Finally, allocations for capacity-building totalling R1,7 billion over the 2009 MTEF are further complemented by the Siyenza Manje programme via the DBSA to develop skills in engineering, planning and financial management within municipalities.

It is clear that the allocations contained in this year's Division of Revenue Bill should put government in a better position to accelerate delivery and improve the efficacy of public services. I commend this Bill to the House. Thank you. [Applause.]

Mr K A MOLOTO: Madam Speaker, hon members, the Division of Revenue Bill provides for the equitable sharing of revenue raised nationally among the national, provincial and local spheres of government. The national sphere of government receives 50,7% of the revenue, provinces receive 42% of the revenue, while the local sphere of government receives 7,3% of nationally raised revenue. It should be borne in mind that local government has powers to raise its own revenue within its jurisdiction. The provincial sphere of government receives R284,5 billion while the local government receives R49,6 billion.

There is greater focus on redirecting resources to both the provincial and local spheres of government. Provinces are at the forefront of delivery in housing, education, social welfare and health care. These are areas that have a direct impact on the lives of the poor. The challenges we face in the health system are to reduce the maternal and child mortality rates, and to intensify the fight against HIV and Aids and tuberculosis.

South Africa, as a signatory to the Millennium Development Goals, has pledged to reduce the mortality of children below five years by two thirds. This goal has to be achieved by 2015. The increased allocation to provinces will strengthen our efforts to prevent mother-to-child transmission, introduce vaccines, raise immunisation coverage above 90% and eliminate measles. We will win the fight against these communicable diseases.

This increased allocation will assist provinces in extending the occupation-specific dispensation to doctors, pharmacists and other health professionals. We need to retain these skills in public health care and even increase the number of these professionals in our public health care system.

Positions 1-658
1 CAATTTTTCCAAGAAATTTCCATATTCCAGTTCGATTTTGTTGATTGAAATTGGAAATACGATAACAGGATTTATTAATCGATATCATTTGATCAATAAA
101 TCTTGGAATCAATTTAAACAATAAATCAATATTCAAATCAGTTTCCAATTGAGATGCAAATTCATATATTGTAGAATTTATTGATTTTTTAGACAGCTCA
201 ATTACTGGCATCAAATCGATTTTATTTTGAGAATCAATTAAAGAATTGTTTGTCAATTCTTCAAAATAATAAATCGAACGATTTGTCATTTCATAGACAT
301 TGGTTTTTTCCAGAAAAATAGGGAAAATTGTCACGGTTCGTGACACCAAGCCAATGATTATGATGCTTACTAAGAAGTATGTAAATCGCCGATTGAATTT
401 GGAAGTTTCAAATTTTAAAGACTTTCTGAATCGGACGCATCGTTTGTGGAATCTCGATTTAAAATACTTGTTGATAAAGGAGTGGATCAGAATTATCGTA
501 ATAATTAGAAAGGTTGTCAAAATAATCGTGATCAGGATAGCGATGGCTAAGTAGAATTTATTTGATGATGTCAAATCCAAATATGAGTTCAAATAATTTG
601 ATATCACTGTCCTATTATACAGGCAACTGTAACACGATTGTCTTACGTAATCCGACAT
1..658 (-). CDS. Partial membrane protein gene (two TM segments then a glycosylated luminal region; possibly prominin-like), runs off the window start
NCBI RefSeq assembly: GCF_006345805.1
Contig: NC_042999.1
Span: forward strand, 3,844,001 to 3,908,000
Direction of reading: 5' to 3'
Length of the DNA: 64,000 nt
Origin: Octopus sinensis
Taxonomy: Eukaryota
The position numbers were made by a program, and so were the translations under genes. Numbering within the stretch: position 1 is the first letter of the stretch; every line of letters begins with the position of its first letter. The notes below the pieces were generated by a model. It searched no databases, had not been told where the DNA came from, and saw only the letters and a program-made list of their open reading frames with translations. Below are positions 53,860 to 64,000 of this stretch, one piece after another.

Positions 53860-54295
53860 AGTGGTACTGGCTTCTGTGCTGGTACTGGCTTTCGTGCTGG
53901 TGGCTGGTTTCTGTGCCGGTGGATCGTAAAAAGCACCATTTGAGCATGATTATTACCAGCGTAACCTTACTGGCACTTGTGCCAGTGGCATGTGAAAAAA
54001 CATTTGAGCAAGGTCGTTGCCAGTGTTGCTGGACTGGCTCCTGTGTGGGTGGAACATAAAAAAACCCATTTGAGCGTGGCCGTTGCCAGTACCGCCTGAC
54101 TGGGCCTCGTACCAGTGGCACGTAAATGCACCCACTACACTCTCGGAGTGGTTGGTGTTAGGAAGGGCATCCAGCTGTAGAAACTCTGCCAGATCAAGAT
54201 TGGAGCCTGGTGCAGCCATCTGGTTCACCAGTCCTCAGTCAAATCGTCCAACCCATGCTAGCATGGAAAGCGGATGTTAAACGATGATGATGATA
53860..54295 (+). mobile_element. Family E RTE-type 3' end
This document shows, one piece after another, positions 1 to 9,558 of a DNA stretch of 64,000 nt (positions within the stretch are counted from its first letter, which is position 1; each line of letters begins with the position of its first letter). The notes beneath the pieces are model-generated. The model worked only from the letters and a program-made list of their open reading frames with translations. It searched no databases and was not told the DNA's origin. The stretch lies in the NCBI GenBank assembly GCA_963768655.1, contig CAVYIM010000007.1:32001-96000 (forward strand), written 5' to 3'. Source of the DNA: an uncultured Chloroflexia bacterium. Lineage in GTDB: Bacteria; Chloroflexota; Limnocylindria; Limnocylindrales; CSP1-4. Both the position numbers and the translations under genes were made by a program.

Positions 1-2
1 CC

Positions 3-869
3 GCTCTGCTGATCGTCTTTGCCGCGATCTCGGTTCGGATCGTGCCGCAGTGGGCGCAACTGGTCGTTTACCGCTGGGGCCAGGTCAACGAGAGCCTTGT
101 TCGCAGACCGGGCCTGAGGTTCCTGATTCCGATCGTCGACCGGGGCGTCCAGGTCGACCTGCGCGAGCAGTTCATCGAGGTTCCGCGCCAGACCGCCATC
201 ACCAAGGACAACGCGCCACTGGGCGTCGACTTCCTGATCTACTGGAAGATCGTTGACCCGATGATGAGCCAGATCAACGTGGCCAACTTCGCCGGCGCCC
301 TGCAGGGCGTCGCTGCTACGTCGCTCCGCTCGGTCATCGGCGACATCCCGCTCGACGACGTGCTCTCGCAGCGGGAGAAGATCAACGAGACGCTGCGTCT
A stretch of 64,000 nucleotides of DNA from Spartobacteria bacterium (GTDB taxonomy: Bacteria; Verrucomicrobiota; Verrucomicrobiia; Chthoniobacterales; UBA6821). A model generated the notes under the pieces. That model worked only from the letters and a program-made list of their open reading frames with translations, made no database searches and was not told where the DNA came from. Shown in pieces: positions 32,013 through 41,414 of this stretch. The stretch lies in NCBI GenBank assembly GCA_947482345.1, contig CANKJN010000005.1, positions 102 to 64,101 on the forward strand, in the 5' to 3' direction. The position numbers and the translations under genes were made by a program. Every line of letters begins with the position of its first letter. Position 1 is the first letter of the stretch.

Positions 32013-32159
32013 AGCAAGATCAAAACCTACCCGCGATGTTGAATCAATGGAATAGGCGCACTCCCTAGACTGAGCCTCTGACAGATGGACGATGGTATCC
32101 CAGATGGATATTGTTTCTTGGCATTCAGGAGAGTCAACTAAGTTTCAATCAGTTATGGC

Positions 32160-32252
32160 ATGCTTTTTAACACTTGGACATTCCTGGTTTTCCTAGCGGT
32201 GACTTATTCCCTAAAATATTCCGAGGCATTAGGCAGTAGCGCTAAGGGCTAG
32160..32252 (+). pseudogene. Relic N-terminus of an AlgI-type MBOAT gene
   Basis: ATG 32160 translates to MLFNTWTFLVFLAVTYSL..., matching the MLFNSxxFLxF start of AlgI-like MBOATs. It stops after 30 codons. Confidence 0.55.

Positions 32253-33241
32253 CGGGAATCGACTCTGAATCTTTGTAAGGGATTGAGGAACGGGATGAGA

No child should stay away from school because of hunger. The increased allocation to the national school nutrition programme grant will ensure that 60% of the poorest primary school learners will be fed on all school days. This programme ensures improved school attendance and increased learner enrolment. The right of children to basic food has to be defended. Learners in the targeted Quintiles 1 to 3 primary schools and Quintile 1 secondary schools are fed on all school days in all provinces. This programme has already reached 6 million learners in 17 899 schools. Working together, we can do more.

Every child has a right to education. The Freedom Charter has stated the people's views unambiguously. We have to honour that pledge in our manifesto. This year's Budget extends the no-fee schools policy to the poorest 40% of schools and ensures that public schools cater for those with disabilities. The teacher-learner ratio will be reduced in the poorest 20% of schools.

We have to ensure that our children have the necessary life skills to face societal challenges. Drug abuse, substance abuse and HIV and Aids are worrying phenomena. They have to be addressed by our education system. The life skills education grant aims to provide educators with the ability to provide such skills to our learners.

Five new conditional grants to provinces are introduced in the 2009 Budget. The public transport grant is meant for the subsidisation of service contracts entered into by provincial departments of transport and bus operators for the provision of subsidised services. Provinces receive R11,5 billion over the Medium-Term Expenditure Framework period for the subsidisation of commuter bus services.

The technical secondary school recapitalisation grant has been allocated R280 million for equipment and facilities at these schools. Available technical skills play a critical role in increasing productivity levels in manufacturing and in the service sector of our economy.

Over and above the R2,5 billion added to the local government equitable share, the 2009 Budget earmarks R8 billion for infrastructure-related spending by municipalities. Through the municipal infrastructure grant, 835 000 household connections for water and 399 000 for sanitation have been made since 2004. Working together, we can do more. The ANC supports the Bill. [Applause.]

Mr S J F MARAIS: Madam Speaker, the Division of Revenue Bill has far-reaching implications with the aim to improve service delivery and the quality of life of all our citizens, particularly those at the local government level. The Bill empowers not just the national government but, importantly, also the provincial and local governments – the two levels of government closest to the citizens for service delivery and economic development, through, amongst other things, the equitable division of revenue.

The Bill provides for the medium-term projected divisions in support of planning objectives, once-off disaster funds, as well as much-needed funds for infrastructure development in support of the hosting of the 2010 Fifa World Cup.

Speaker, hierdie wetsontwerp bevestig die steun aan owerhede regdeur Suid-Afrika vir nie net die verbetering van dienslewering en lewensgehalte nie, maar ook vir die nodige stimulering van ekonomiese groei, infrastruktuur en werkskepping, behuising, gesondheidsdienste en kapasiteitsbou, wat opvoeding insluit.